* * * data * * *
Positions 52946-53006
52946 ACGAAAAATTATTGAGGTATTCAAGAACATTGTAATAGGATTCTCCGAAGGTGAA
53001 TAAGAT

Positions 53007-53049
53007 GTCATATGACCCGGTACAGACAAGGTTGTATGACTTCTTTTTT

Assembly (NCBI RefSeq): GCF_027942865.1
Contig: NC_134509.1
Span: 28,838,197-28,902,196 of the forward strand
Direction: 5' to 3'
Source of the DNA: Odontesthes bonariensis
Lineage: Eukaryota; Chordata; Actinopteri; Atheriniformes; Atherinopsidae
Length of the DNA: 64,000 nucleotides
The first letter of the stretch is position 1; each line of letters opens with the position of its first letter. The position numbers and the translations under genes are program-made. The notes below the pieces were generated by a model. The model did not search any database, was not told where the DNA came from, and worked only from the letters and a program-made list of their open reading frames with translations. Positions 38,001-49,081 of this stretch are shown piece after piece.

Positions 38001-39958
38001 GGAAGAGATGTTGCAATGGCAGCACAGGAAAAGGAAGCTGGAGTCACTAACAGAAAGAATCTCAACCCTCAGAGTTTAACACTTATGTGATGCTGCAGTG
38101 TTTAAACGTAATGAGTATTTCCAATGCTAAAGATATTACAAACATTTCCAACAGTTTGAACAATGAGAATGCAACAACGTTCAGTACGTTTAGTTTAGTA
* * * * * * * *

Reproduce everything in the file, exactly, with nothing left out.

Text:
Positions 52946-53006
52946 ACGAAAAATTATTGAGGTATTCAAGAACATTGTAATAGGATTCTCCGAAGGTGAA
53001 TAAGAT

Positions 53007-53049
53007 GTCATATGACCCGGTACAGACAAGGTTGTATGACTTCTTTTTT

Assembly (NCBI RefSeq): GCF_027942865.1
Contig: NC_134509.1
Span: 28,838,197-28,902,196 of the forward strand
Direction: 5' to 3'
Source of the DNA: Odontesthes bonariensis
Lineage: Eukaryota; Chordata; Actinopteri; Atheriniformes; Atherinopsidae
Length of the DNA: 64,000 nucleotides
The first letter of the stretch is position 1; each line of letters opens with the position of its first letter. The position numbers and the translations under genes are program-made. The notes below the pieces were generated by a model. The model did not search any database, was not told where the DNA came from, and worked only from the letters and a program-made list of their open reading frames with translations. Positions 38,001-49,081 of this stretch are shown piece after piece.

Positions 38001-39958
38001 GGAAGAGATGTTGCAATGGCAGCACAGGAAAAGGAAGCTGGAGTCACTAACAGAAAGAATCTCAACCCTCAGAGTTTAACACTTATGTGATGCTGCAGTG
38101 TTTAAACGTAATGAGTATTTCCAATGCTAAAGATATTACAAACATTTCCAACAGTTTGAACAATGAGAATGCAACAACGTTCAGTACGTTTAGTTTAGTA